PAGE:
EA: In many ways, “Opheliac” represented far more personal aspects in that, unlike with FLAG, everything was very much about me, as I mentioned earlier. If FLAG initially appears to be more personal, I think it’s because I fully committed to portraying those characters and telling this story, and, if I did that correctly, then it should definitely feel as though every word and every sound is coming to you from the bottom of my most personal soul. That’s what being a good storyteller is all about.

 

– In fact lyrics are really deep, which sometimes contrast with catchy tunes. This is, no doubt, an interesting contrast so, are contrasts an important part of the album?

EA: Contrasts are a very important aspect of everything I’ve ever done, I think, from how I dress to the time periods I draw on for my musical style and inspiration, and some good examples of that are previous songs like “Gothic Lolita,” which was meant to be very catchy and danceable but was also so disturbing that I could never bring myself to perform it live, and even “The Art Of Suicide,” which is the truest, saddest thing I’ve ever written, but is so pretty you can’t help but want to waltz to it. It’s a method with which to infect someone’s mind, really. You get into someone’s brain with something very appealing, but, once you’re in there, you can do all sorts of fun things…

 

– Anyway I sometimes missed more violins, why did you decide to give violins less importance?

EA: You’re the first person to ask me about that, and I’m honestly surprised it hasn’t come up sooner, but I’m glad to have the opportunity to explain this. Firstly, the violin is all over the album from the very first note to the last, but it’s utilized in the classical, symphonic way. It’s providing the orchestra. But yes, it isn’t the electric violin that is so easy to identify and which I’m very grateful to have become known for. I struggled with the question of how much of this style of playing to use on the album, or if any should be used at all, and, in the end, and as you heard, I decided not to use any electric violin. The reason is very, very simple — it all comes down to what I was talking about earlier, about not including anything in the telling of a story that isn’t absolutely necessary to further the action or to explain or develop a character, and, and difficult as it was to not include such a trademark, the electric violin didn’t have anything in particular to do with these characters, and so I had to save it for another time. I think it’s good for people to miss it, but I think that, if it were there amongst everything else that is going on in this album, it would seem very out of place.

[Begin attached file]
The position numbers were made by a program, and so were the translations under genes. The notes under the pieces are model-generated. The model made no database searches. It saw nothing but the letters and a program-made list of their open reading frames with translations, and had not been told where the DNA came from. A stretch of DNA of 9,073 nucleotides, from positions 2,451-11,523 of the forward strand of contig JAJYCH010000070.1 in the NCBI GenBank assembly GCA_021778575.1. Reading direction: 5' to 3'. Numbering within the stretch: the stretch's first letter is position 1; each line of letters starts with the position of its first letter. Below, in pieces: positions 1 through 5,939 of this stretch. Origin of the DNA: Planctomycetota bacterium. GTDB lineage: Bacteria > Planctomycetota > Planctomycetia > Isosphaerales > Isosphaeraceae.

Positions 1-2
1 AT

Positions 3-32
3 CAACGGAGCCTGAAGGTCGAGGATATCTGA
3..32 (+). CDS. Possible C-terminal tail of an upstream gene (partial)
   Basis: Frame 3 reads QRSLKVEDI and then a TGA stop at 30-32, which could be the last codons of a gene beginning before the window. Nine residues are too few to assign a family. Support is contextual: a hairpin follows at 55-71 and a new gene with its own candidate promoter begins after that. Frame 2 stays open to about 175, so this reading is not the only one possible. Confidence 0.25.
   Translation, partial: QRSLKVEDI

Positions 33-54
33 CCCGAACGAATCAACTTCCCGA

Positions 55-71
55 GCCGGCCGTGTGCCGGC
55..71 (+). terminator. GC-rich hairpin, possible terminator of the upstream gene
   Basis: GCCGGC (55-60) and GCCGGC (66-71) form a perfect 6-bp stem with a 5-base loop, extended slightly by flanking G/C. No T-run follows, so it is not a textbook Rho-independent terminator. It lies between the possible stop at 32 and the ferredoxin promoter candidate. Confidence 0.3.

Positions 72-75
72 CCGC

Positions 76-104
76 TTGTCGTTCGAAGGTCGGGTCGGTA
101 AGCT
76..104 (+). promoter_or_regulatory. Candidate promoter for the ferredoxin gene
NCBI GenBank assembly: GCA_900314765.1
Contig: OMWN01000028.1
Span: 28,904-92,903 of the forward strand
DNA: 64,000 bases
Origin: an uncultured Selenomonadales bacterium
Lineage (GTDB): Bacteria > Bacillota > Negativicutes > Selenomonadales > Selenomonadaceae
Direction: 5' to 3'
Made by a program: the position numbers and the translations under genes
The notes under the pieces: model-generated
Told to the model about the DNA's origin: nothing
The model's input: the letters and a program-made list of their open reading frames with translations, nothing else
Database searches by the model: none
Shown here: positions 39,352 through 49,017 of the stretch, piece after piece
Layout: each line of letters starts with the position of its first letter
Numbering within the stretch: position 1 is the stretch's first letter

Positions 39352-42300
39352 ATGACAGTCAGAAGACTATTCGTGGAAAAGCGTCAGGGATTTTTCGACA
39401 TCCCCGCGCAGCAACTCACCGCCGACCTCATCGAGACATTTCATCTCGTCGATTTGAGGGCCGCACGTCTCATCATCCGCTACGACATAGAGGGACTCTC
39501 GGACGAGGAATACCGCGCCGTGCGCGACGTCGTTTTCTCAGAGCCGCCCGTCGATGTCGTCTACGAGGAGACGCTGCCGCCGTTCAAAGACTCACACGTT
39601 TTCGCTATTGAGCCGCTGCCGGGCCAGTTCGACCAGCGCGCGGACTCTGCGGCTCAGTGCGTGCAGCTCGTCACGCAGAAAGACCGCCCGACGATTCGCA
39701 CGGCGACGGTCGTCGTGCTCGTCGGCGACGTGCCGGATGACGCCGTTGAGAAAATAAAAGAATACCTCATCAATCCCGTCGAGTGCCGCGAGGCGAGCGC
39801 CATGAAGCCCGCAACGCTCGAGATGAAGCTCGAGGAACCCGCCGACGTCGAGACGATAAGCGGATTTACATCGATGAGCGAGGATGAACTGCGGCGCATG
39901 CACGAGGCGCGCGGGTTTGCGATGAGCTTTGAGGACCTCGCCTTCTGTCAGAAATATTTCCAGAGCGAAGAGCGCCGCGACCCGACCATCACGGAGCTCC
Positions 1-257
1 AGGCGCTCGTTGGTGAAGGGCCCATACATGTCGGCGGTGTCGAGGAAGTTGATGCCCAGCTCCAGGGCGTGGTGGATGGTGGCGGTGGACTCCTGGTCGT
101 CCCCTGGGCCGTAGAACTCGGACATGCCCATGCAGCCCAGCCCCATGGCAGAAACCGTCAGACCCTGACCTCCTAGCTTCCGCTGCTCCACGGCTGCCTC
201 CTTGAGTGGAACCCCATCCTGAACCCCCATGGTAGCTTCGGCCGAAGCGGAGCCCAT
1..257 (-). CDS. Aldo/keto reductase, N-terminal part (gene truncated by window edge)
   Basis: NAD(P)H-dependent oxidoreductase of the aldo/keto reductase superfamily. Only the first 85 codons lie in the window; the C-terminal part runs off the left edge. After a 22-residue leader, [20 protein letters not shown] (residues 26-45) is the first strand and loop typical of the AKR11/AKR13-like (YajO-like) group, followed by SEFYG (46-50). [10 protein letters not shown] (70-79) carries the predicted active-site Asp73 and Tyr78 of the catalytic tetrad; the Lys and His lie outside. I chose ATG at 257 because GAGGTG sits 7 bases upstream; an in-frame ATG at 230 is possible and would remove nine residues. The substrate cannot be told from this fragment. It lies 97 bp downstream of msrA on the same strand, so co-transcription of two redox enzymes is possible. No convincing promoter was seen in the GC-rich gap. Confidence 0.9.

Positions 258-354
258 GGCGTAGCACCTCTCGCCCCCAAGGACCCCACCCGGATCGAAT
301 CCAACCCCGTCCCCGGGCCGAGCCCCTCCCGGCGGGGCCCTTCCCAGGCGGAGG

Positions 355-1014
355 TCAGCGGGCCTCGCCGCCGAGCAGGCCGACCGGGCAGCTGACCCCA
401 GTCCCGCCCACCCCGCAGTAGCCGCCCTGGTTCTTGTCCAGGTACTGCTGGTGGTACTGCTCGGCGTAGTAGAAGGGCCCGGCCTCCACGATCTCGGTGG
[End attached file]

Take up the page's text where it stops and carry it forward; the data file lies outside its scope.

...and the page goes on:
– All this about “Fight Like a Girl” being said; how could you describe it in just 3 words?

EA: It kicks ass.

 

– You have been involved in several projects so, what have been both your best and worst musical moments so far?

EA: The best moment is this one right now, this era of my life and musical development where I have the privilege of showing my ultimate self to the world completely on my terms, with no involvement with anyone or anything else. No label, no debt, no nothing. The worst then would have to be any time when I was not in control. I will leave it to the internet to remember when those moments might have been.

 

– And what artist or band would you like to work with and you haven’t done it yet?

EA: Queen.

 

– Finally, what are your near-future plans?

EA: In a couple of weeks I am flying to Los Angeles to make two videos with my great friend, Darren Lynn Bousman, who also directed “The Devil’s Carnival,” the amazing movie musical which I also star in and which is now available on DVD. Then we begin the next part of the FLAG tour before filming the second episode of “Carnival,” and all the while I try to write the rest of this musical…goodness…and that is only part of what is actually going on right now!

 

– That’s all, thank you once more for answering our questions. If you want to add some final words; feel free to do it.

EA: I’d just like to thank you, and the Plague Rats and readers, so very, very much for this opportunity to connect with you all, and that the Crumpets and I couldn’t be more excited about singing with you again soon. You are all very dear to us, and you have all my love, from my Asylum to yours.

 

Sergio Fernández

sergio@queensofsteel.com